If you are like most people, you have an office phone, a cell phone, a fax number and an e-mail address. You may also have a home office number and, if you travel, a series of temporary numbers. And it's not unusual to receive 200 or more communications per day. That's communications overload.
A recent survey of high-tech companies showed averages of 100 e-mails a day among their employees, with some individuals getting 200 to 300 messages daily. The escalating variety of communications devices and the ever-increasing volume of messaging activity, both for business and personal life, herald the need for intelligent message filtering, message archiving management tools, and services such as unified communications (UC).
It's not just the volume of communications that creates the problem -- it's also the speed at which the information is required. We can screen and manipulate e-mail, but we aren't skilled in managing multiple messages that demand attention. When a valued customer calls, the last thing they want to hear is your voicemail asking them to leave a message. With unified communications, employees have one number that finds them wherever they wish to be found, call screening that lets them grab the important calls, and one location for all their voicemail, e-mail and fax messages.
It's clearly more efficient for an employee to check just one place for all his or her messages, instead of a separate place for each communications device employees use. The ballpark estimate is that UC can save about 30 minutes a day from time spent retrieving, replying to, or otherwise managing messages. Over a year, that adds up to savings of $2,000 to $3,000 per employee -- roughly 10 or more times the cost of UC.
That's the obvious return on investment. There are other, perhaps less measurable returns, similar to those that apply to e-mail. When e-mail was first introduced into the market, it was a hassle to install and it had limited usefulness because few people had e-mail. But now it's widespread and no one would give up its ease and efficiency. Analysts and industry experts anticipate a similar kind of future for the UC market.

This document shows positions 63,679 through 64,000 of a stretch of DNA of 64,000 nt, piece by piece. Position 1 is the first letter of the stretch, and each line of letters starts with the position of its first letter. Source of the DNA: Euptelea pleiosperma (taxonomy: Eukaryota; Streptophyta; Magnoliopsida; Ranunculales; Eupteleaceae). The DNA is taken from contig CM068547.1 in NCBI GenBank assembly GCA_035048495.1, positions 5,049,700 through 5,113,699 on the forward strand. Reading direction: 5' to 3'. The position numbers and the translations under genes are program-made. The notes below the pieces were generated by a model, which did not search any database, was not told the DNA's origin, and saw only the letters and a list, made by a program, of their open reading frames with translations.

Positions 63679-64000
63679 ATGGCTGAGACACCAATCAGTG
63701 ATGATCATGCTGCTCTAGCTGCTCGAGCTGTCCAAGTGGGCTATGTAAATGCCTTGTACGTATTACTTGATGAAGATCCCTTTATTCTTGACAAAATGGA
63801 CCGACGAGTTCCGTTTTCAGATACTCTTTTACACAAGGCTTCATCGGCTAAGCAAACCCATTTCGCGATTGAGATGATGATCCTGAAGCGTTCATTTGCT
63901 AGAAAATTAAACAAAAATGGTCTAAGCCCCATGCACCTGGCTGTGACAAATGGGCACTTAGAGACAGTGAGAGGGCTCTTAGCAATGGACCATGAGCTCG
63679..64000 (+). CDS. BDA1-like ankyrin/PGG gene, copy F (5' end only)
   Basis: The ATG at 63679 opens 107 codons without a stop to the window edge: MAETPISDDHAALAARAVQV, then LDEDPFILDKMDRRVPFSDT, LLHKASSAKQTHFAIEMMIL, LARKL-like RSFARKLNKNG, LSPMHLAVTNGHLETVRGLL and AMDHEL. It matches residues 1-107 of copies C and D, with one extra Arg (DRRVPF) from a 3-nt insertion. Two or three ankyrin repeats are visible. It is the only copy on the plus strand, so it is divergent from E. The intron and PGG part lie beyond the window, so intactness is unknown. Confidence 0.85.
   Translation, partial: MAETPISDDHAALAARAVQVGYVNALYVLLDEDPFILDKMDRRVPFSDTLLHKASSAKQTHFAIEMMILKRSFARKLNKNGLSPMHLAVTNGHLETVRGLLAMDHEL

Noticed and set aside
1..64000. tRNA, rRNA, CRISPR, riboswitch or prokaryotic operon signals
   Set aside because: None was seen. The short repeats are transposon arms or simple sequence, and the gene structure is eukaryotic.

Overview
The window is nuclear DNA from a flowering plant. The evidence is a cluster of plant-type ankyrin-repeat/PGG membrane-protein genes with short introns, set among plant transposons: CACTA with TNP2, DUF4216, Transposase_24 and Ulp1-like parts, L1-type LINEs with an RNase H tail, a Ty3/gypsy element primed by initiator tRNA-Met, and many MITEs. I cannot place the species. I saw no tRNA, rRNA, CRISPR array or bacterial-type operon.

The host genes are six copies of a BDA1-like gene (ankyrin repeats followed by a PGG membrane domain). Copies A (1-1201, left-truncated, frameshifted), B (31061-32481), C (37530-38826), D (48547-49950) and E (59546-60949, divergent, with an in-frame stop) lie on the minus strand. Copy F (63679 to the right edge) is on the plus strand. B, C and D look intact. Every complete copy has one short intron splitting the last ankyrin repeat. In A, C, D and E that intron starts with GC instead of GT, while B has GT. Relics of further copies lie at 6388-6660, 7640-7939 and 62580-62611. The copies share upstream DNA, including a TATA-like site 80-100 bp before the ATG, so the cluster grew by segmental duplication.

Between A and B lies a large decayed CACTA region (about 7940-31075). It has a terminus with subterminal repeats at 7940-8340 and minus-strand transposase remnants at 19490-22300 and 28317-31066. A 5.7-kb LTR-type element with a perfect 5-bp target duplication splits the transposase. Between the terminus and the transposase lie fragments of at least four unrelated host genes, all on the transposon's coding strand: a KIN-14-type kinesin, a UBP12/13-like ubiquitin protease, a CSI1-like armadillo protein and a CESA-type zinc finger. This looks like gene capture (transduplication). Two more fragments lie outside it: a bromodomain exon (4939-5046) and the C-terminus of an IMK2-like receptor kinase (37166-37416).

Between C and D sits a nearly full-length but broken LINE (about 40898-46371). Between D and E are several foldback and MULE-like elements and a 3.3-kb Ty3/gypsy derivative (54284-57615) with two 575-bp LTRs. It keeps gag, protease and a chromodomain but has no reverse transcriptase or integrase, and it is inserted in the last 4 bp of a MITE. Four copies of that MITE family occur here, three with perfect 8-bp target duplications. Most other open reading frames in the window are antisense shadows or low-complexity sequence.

For the short term, implementation is still a barrier to adopting unified communications. Integrating all communication devices from e-mail servers to legacy voice systems is a major cost challenge if an enterprise doesn't see a clear ROI, especially if senior management believes implementation costs are too high and the benefits aren't clear.
But consider this scenario: When an employee leaves a company, all of his or her communications need to be rerouted, deleted, manipulated or forwarded to new people. For someone with a company cell phone, standard office phone, e-mail, pager and faxes, this can be an administrative nightmare. With UC, there's only one record in the database that needs changing -- and the timesavings for IT staff in medium- to large-sized companies can be enormous. UC also reduces the administrative overhead needed to maintain multiple and separate messaging systems, and simplifies such things as the company directory. And, just as with e-mail, once people begin using it, they never want to give it up.
Another key benefit of unified communications is increased responsiveness, especially for mobile workers, who can now conduct business as easily on the road as they can from their own desk. For example, what if a client needs a request for proposal from an employee who is on the road or working from home? Employees with one number for all communications have a better chance of being reached, returning calls, and getting or keeping customers.
Currently, there is no clearly available and easy way for enterprises to adopt UC. Availability is sporadic and not likely to improve until more service providers decide to adopt it as their standard for messaging. But that's changing.
Most legacy voicemail systems are nearing the end of their lifecycles because they can't offer the new unified services without expensive redevelopment. Increasingly, service providers -- from phone companies (such as Aliant) to Internet service providers (ISPs), application service providers (ASPs) and wireless service providers (WSPs, such as Wave3) -- are starting to think about decommissioning their existing legacy voicemail systems and migrating all their customers to UC. When that happens, the choice to use UC will be as easy as the choice to use voicemail.
Jay Hutton is CEO of Vancouver-based Voice Mobility International, Inc., the developer of the Unified Communications software suite.
|Printer friendly Cite/link Email Feedback|
|Title Annotation:||putting e-mail and telephone services in one place|
|Article Type:||Brief Article|
|Date:||Oct 1, 2001|
|Previous Article:||Exchange-Traded Funds Something for everyone.|
|Next Article:||Convenient Cash.|